Jim Lancaster: Corporate drone | writer at & co-founder of Heavy Hearted Bastards
The Flaming Lips - The Soft Bulletin
Why is it one of your favorites?
This album represents a rare combination of innovative artistic expression by a band I've loved for years, thematic elements that have continued to resonate with me in new and meaningful ways as I age, and it forever being time-stamped to one of the most significant moments of my life: marrying my wife. I was already a fan of the band in the mid-90s off of the strength of their album Clouds Taste Metallic, but it was their release of Zaireeka in 1997 that led to my enamoration with them. Consisting of four separate records or CDs that all needed to be played simultaneously to recreate endlessly unique renditions of the songs, Zaireeka represented the creative kind of batshit crazy I wanted to see in artists. When The Soft Bulletin released in the summer of 1999, it was readily apparent that the Lips had morphed the batshit crazy into something transcendent: a lush, innovative album that was achingly beautiful and carried emotional weight.
Has your relationship with the record changed since you first heard it, if so how?
As I age, different thematic elements resonate. As a young man looking forward to marriage I was drawn to the soaring optimism (albeit tinged with the specter of hard-eyed reality; a recurring Lips' trait) of the opening tracks "Race for the Prize" and "Spoonful Weighs a Ton" (check out 1:10 on the latter with the lyrics "being drunk on their plan, they lifted up the sun" and then the sonic boom of the bass drum as it kicks in. "Waitin' for a Superman" speaks to the weight I sometimes feel as a man trying to be the husband and father my mind tells me I'm failing to be as I struggle with mental illness. "Feeling Yourself Disintegrate" lulls you into being peacefully resigned about your eventual demise with a dusk chorus of nighttime insects, and "The Gash" serves as the album's "banger" while calling you on your shit: "Is that gash in your leg really why you have stopped? / 'Cause I've noticed all the others, though they're gashed, are still goin'."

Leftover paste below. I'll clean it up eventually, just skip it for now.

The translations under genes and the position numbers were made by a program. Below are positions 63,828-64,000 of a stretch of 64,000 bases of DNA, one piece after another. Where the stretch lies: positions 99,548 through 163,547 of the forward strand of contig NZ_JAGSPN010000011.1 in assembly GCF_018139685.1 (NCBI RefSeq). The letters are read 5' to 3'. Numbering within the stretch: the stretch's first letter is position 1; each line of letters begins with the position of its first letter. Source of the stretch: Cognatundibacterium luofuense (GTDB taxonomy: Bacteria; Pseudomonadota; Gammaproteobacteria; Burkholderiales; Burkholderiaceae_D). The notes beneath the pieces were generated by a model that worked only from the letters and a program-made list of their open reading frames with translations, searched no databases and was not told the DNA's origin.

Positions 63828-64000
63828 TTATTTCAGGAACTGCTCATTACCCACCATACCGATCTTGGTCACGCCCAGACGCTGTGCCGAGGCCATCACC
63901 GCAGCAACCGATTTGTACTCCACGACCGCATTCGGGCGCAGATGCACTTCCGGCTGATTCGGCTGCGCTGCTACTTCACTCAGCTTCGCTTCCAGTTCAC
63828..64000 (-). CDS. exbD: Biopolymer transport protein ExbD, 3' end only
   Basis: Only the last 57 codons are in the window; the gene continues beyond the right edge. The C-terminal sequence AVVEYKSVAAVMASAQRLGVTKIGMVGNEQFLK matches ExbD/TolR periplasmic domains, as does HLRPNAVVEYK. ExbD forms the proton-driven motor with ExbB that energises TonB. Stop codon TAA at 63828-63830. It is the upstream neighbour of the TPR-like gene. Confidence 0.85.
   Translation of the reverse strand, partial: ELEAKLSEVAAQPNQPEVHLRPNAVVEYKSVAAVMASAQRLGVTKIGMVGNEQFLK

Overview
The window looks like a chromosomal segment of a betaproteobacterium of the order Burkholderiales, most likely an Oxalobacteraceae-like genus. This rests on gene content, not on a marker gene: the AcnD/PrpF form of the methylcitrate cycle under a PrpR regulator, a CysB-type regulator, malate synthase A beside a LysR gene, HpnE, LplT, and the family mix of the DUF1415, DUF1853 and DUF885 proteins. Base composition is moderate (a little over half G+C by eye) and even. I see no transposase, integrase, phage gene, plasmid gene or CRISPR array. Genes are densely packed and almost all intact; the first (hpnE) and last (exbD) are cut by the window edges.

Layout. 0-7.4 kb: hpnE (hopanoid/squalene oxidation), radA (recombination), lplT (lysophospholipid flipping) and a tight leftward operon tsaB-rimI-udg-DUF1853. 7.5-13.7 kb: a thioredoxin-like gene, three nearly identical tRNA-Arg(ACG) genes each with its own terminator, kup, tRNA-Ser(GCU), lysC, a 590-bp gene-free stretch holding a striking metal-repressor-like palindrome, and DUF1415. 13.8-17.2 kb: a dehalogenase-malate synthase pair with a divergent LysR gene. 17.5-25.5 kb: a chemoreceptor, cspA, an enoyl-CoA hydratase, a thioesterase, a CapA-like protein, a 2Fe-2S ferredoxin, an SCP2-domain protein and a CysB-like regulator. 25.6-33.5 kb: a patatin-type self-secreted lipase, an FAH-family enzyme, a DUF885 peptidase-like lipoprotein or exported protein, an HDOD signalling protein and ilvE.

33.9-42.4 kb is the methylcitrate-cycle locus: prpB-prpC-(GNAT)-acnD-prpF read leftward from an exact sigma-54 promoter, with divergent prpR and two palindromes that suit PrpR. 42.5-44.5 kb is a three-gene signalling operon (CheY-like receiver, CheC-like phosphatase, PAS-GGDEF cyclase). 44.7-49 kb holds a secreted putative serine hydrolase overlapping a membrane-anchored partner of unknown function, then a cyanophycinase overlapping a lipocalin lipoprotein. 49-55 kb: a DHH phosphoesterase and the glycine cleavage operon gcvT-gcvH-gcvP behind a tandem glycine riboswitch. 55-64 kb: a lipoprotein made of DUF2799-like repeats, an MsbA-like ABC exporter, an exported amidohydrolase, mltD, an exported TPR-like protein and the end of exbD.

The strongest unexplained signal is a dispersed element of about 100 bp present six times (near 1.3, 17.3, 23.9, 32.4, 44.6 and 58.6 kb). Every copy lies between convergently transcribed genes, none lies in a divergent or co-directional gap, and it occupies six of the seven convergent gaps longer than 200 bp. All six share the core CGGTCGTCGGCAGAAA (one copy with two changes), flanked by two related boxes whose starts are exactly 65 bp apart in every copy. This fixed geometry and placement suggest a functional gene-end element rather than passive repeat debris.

What is something about the record people might not know, or that you’d like to point out?
The album cover art consists of a modified photo Neal Cassady taken during an acid trip with the Merry Pranksters in 1966.
The Soft Bulletin is the band at the peak of their creative powers. finding the perfect expression of their post-guitar-driven sound in an introspective album that contemplates our mortality.